I REMEMBER standing once in a West African forest where thin, silver trees loomed straight and smooth in the air. There were two men with me. One was a black man, Solomon Hood, United States Minister to Liberia; a man of utter devotion, whose solicitude for the welfare of Liberia was like a sharp pain driving him on. And he thought he had found the solution. The solution was the white man beside us. He was a rubber expert sent by the Firestone Corporation of the United States to see if rubber could be grown in Liberia.
Those were rather ticklish times in the rubber situation. England was attempting to corner the world's production and prices were shooting up. Henry Ford flew south to seek plantations. Edison experimented with new plants. Firestone sent his representative to Liberia.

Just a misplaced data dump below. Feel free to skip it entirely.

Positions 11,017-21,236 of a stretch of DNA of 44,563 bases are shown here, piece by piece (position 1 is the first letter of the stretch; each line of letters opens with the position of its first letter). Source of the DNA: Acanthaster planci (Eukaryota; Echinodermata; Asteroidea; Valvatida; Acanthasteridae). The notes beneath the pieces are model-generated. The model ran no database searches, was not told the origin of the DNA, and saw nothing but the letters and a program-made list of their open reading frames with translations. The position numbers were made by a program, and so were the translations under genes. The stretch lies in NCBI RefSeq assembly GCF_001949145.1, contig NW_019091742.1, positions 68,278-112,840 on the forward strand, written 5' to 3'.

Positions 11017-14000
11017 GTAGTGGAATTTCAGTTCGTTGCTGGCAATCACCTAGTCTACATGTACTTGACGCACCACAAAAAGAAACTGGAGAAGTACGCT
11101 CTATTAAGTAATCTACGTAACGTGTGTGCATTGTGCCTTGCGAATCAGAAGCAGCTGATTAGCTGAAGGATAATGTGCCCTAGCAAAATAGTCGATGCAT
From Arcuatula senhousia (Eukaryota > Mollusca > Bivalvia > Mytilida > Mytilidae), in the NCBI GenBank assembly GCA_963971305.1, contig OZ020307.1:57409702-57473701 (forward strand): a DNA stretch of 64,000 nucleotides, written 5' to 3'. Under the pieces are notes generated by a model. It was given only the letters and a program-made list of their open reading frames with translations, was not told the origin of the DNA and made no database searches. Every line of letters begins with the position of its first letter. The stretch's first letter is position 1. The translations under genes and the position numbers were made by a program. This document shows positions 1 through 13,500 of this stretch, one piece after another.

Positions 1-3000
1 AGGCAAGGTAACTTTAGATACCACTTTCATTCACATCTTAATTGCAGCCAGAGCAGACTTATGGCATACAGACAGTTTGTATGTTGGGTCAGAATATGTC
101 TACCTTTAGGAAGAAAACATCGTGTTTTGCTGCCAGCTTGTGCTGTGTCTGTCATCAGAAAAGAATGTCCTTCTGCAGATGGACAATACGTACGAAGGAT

Most people cannot easily visualize the peculiarly helpless position of a small outland in the modern world of industry. It seems that a rich country like Liberia ought easily to be self-supporting and to secure machinery, experts and modern luxuries in return for its raw material. But this is much more easily said than done. In the first place, it must raise the raw materials which the world at the moment demands, and it often finds that the price of its product is so manipulated that absolutely no dependence can be put on it. In fact, between changing and disappearing markets, freight-carrying monopolies, high cost of machinery, and absence of expert knowledge, Liberia, like many other small, isolated countries, has been in continual financial difficulties. She needs expert advice; but expert advice from white men, accompanied by invested capital, means loss of political power. And Liberia is jealous of her independence -- jealous and proud. Indeed, the record of peace, efficiency and ability made by this little poverty-stricken settlement of the rejected and despised, sitting on the edge of Africa and fighting the world in order to be let alone, is, despite querulous criticism,